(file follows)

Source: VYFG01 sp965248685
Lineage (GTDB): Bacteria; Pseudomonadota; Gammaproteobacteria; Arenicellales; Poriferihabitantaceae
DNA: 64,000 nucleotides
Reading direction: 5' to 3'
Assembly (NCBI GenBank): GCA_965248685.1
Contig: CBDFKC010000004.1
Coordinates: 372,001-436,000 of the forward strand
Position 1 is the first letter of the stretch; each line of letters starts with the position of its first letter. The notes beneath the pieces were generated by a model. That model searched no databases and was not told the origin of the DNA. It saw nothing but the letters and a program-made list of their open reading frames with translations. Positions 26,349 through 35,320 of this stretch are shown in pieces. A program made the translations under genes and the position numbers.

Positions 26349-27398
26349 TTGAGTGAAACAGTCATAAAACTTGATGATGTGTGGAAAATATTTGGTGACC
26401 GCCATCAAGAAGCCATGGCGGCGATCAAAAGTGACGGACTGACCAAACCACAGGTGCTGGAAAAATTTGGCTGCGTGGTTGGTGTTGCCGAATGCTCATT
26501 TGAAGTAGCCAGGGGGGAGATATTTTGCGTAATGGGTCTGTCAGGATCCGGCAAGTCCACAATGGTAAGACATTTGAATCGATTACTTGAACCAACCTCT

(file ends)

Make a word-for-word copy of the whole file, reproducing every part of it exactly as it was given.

Source: VYFG01 sp965248685
Lineage (GTDB): Bacteria; Pseudomonadota; Gammaproteobacteria; Arenicellales; Poriferihabitantaceae
DNA: 64,000 nucleotides
Reading direction: 5' to 3'
Assembly (NCBI GenBank): GCA_965248685.1
Contig: CBDFKC010000004.1
Coordinates: 372,001-436,000 of the forward strand
Position 1 is the first letter of the stretch; each line of letters starts with the position of its first letter. The notes beneath the pieces were generated by a model. That model searched no databases and was not told the origin of the DNA. It saw nothing but the letters and a program-made list of their open reading frames with translations. Positions 26,349 through 35,320 of this stretch are shown in pieces. A program made the translations under genes and the position numbers.

Positions 26349-27398
26349 TTGAGTGAAACAGTCATAAAACTTGATGATGTGTGGAAAATATTTGGTGACC
26401 GCCATCAAGAAGCCATGGCGGCGATCAAAAGTGACGGACTGACCAAACCACAGGTGCTGGAAAAATTTGGCTGCGTGGTTGGTGTTGCCGAATGCTCATT
26501 TGAAGTAGCCAGGGGGGAGATATTTTGCGTAATGGGTCTGTCAGGATCCGGCAAGTCCACAATGGTAAGACATTTGAATCGATTACTTGAACCAACCTCT